What is a crash bulkhead? The term watertight volume would be more appropriate. This bulkhead actually is designed to create a watertight volume in the boat so it can increase the buoyancy in case of emergency like a capsize situation. In the design of the JEFFCAT 44, the bow section of each hull includes a crash bulkhead, this is the case with 99.9% of the catamarans out there most probably.
The design shows how the crash bulkhead goes from the bottom of the hull upwards and ends just below the forward beam. This plan also shows an extension of the watertight volume towards the left just underneath wat used to be the sail locker.
I had always been worried about the condition inside that unaccessible volume. The fact some holes had been drilled outside on the hull in that same area made me fear for some water intrusion. Best way to find out is to dig deeper, right?
The idea is to cut out a part of the bulkhead: big enough to see what is going on behind but small enough to be able to close it up again afterwards and make the panel watertight again. One anomaly that pops up right away: shouldn’t a watertight surface be laminated completely? It is well visible on this picture that only the sides of the plywood have been tabbed to the hull, the rest of the wood is still exposed. Not really reassuring for what is to come I would say…
Two main observations after opening of the crash bulkhead. The wood is wet, very wet on the inside, meaning the volume is indeed a watertight compartment… but on the wrong side! The other observation is how the recommendation of the architect “fill with 340l foam” has been implemented in the real world. The volume is actually filled with various scrap parts of styrofoam and a small portion of injected foam at the bottom. In other words, the volume is still full of air and the foam is not made out of closed cells at all. Being this far in the process, there is only one way forward: open more of the area and assess the damage caused by the water but also what the origin of this infiltration could be.
In total I emptied 3 and a half bucket of water that had been collected in the forward bilge. This means over 30 liters of water that was inside the watertight volume.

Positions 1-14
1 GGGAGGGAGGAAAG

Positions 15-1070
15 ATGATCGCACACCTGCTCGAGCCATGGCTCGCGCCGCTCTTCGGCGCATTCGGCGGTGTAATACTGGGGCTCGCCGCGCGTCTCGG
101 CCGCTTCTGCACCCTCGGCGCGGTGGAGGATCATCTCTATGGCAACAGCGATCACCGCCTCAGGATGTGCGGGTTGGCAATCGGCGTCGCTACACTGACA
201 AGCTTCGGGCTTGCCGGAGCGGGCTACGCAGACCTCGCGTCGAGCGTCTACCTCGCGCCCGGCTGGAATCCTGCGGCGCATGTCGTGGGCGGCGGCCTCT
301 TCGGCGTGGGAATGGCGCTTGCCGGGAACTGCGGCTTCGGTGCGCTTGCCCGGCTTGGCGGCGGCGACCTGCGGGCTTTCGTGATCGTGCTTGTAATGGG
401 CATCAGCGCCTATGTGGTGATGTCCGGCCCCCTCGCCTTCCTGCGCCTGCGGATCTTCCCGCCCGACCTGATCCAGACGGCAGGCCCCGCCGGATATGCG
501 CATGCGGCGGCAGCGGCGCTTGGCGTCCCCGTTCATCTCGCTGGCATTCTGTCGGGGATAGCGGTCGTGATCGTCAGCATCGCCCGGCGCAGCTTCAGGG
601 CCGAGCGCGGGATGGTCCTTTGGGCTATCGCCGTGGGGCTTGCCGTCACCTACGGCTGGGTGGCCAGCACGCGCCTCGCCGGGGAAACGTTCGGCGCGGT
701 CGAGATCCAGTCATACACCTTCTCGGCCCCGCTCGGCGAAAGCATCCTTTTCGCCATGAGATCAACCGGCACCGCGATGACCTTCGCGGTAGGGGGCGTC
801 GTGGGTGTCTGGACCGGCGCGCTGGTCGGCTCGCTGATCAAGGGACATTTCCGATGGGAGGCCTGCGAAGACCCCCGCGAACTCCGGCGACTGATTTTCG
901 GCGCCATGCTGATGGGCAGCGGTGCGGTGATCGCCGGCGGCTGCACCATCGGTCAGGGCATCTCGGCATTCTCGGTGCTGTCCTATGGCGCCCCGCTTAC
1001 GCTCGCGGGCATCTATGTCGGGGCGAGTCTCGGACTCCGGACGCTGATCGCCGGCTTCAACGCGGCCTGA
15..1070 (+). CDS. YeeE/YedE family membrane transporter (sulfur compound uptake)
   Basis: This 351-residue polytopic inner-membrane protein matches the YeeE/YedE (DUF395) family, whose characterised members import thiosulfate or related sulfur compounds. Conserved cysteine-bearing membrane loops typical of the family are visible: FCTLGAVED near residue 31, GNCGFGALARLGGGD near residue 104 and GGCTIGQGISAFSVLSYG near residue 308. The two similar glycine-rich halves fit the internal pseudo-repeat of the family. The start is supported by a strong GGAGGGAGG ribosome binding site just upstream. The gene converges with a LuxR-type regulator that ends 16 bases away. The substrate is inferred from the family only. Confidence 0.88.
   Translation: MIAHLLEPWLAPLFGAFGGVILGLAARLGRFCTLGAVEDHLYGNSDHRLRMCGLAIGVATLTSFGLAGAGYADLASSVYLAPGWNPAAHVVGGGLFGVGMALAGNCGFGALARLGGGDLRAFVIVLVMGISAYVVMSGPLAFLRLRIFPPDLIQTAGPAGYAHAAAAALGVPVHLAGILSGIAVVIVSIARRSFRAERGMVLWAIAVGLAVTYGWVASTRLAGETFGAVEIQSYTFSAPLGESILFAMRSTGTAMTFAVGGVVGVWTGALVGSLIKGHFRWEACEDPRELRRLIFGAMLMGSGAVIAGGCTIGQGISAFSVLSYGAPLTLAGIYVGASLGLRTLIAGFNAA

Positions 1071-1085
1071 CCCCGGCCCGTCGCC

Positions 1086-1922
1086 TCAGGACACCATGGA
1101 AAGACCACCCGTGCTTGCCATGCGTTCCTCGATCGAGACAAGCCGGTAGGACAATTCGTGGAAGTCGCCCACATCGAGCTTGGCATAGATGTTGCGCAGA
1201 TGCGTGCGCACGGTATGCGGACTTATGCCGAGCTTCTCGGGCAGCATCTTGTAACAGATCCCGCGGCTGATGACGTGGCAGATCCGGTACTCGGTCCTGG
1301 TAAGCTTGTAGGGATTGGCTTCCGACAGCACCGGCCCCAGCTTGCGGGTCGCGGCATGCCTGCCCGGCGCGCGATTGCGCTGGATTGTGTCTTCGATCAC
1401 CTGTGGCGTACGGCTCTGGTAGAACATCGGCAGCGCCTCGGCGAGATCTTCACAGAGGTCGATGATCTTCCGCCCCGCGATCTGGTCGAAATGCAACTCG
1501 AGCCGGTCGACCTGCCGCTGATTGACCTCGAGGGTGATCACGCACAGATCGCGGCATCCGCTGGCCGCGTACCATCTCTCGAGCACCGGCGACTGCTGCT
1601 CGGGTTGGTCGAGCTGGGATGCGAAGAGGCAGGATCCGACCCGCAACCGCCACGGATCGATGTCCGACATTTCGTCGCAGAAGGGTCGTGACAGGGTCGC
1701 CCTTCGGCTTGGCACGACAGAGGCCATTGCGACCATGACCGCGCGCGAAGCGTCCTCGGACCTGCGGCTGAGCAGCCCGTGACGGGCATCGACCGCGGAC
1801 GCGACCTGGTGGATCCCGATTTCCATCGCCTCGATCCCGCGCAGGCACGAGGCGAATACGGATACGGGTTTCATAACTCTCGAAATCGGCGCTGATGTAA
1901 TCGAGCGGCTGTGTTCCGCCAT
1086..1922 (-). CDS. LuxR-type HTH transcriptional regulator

A quick look in the emptied area does not reveal any visible opening in the hull surface. But there is a suspicious zone: the connection of the main beam with the hull.
So the conclusion is simple: there is a leak inside the beam and the water is accumulating inside it partially and then flowing downwards inside the watertight volume of the crash bulkhead. Let’s have a closer look at the beam in this case.
The beam on a Lerouge catamaran is unique, it is like the trademark of the models designed by this famous French naval architect. Most catamarans carry an aluminium bar attached to hinges on each side of the hulls, but not with Lerouge. His beams are actually part of the structure, piece of it is in the deck mold, other pieces are produced separately and then laminated to it and to the hulls.
This kind of beam design increases the global stiffness of the catamaran. This of course provided the construction has been carried out correctly and according to the plans of the architect.
The only way to confirm the assumption concerning the origin of the water intrusion was to open the way further to the inside of the beam.
So, at this stage it is clear the water is originating from the beam. But how does it get into this volume? An external inspection on the beam is the only way to find the truth and draw final conclusions.
There is one major final conclusion here: the beam has not been constructed as an end to end element like depicted on the plans of the architect. Instead of multiple tabbings to the hulls, it has been single side tabbed to the inner facet of the hull. Most probably, this construction did not bring the required stiffness to this critical area of the catamaran that is subject to a lot of torsion and transversal efforts. The end results is appearance of cracks followed by water intrusion.
The way ahead is to have everything dry completely first, remove the old tabbing laminate, add connector plates in extension of the beam contours to the outer hull and laminate + tab these using preferably an unidirectional cloth for increased longitudinal stiffness. I will wait before putting back and closing the crash bulkhead and observe if water keeps coming in from the beam once the cracks have been repaired. Most likely a reinforcement will also be required on the outside at the junction of the beam with the hull. 99% chances the situation on the port side will not be any better.
You think this is all? Wait until the next post! Stay tuned!